Thursday, April 14, 2016

Perils of the Writer: Paying for the Privilege

The question this week at WordWhores: Is it all right to charge a submission fee for a contest?
This is a bit of a strange one for me, in part because I've never been in a book contest of any sort so it isn't something I've really thought about.  It's not quite the same as submitting to be published, so the standard refrain of "money flows TO the writer" doesn't necessarily apply.
Also, I know that in the theatre world, paying a submission fee is standard for playwrights.  Contests or open calls with no fee are actually uncommon.  
That said, it doesn't sit right with me, and I think it comes down to wondering what the contest is for.  Like, if the prize is "publication", then you're paying for the right to be read, and that's bullshit.  And if the prize is the award itself, then the award itself is also kind of bullshit.  I know saying your book is "award winning" can seem like a nice perk*, but when you make that claim, people are going to wonder what award you won, and if it's something that smells like 'an award that you paid for', it'll come of as worse than not saying it at all.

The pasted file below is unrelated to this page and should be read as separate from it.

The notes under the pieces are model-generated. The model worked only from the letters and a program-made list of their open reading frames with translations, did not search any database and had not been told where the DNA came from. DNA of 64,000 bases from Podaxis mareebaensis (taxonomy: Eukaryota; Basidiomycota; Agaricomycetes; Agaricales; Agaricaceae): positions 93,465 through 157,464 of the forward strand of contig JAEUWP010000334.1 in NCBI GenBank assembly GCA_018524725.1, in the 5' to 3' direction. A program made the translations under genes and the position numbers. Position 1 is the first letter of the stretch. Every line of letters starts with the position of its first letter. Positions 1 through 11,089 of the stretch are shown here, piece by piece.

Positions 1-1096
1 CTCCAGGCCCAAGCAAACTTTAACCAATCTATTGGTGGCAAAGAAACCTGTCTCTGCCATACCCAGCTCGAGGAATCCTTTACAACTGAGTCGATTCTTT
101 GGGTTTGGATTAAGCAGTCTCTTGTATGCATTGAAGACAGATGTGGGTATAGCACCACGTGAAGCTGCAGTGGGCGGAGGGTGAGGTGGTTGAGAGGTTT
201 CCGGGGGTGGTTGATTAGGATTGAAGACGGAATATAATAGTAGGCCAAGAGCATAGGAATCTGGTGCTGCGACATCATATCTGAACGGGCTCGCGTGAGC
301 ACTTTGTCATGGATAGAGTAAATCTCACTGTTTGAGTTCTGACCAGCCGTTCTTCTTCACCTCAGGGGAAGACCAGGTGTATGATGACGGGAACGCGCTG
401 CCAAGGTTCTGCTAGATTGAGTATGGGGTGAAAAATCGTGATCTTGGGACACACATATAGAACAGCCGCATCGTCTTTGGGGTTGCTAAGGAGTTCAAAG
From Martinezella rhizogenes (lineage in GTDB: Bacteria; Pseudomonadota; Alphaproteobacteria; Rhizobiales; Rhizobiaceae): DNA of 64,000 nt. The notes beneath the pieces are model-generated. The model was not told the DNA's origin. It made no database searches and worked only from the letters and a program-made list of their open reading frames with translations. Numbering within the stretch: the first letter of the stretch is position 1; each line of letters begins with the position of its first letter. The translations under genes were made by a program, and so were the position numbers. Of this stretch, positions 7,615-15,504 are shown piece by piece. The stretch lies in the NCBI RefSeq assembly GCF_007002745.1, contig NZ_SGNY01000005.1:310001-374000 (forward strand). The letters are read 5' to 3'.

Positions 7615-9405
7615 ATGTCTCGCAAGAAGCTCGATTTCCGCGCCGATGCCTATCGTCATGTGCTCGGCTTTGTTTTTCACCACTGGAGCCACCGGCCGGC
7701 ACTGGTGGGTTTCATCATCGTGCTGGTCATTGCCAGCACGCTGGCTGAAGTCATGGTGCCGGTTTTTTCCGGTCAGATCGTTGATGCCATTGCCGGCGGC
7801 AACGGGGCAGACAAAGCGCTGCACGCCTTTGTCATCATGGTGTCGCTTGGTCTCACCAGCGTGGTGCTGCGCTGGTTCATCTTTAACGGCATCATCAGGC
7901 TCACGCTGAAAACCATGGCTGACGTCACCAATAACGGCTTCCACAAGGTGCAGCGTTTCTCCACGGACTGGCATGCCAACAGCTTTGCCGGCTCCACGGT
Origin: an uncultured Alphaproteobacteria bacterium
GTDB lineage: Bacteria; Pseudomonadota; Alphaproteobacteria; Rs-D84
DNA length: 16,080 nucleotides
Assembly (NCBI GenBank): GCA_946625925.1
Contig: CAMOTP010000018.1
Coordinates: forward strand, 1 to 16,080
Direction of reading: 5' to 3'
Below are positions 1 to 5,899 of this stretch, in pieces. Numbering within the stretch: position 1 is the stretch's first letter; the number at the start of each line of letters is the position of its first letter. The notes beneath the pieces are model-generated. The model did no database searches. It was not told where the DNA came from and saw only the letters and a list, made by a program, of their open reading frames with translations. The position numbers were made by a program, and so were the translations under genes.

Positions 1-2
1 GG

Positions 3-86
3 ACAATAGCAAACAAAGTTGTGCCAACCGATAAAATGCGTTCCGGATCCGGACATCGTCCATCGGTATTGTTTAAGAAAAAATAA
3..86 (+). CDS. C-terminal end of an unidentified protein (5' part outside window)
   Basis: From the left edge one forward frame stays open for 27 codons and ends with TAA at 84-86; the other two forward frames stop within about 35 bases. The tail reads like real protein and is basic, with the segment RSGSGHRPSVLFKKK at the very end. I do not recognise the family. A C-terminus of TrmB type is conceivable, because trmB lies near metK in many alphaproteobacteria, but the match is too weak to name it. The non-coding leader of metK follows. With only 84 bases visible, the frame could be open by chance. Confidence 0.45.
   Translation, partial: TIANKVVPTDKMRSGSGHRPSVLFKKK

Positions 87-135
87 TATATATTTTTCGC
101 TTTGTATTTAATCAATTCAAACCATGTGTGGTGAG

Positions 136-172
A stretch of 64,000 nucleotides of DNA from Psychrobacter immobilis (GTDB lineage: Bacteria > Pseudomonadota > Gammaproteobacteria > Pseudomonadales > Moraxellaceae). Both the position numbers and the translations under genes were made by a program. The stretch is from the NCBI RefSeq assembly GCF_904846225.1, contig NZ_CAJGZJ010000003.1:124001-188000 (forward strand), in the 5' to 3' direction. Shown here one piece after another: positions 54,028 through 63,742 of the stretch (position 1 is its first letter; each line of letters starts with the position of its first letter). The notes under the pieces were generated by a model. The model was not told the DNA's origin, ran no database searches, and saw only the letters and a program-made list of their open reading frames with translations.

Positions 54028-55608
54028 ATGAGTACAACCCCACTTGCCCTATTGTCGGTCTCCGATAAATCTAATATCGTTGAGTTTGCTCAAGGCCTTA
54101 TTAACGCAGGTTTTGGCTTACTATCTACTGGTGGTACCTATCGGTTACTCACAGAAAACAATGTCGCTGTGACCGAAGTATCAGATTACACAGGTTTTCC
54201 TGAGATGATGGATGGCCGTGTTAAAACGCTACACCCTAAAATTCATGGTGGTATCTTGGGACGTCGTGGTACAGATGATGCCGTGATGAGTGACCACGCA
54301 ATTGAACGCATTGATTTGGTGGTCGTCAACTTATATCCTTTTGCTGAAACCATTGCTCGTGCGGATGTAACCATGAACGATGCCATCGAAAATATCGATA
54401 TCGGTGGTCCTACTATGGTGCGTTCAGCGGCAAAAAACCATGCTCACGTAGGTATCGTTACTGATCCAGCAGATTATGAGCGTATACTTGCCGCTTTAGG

Now, if you're looking at this whole thing as, say, a marketing expense-- you're paying to get the book looked at by a taste-maker of some sort who will talk it up in a widely noted forum-- then that could be considered worth it.  But, again, you really have to look at the "impact factor" of that contest.  Is it something that could bring you some notice, or is it mostly a small thing that would only get you noticed by the people who run the contest?  
Short answer: no.  I don't think it's worth doing, and I don't think it's right to do.  I wouldn't do it.  
*-Especially right now, since I'm in a stage between being named for the short list on an award and waiting to hear the results.  I am thinking about this stuff all the time right now.

No comments: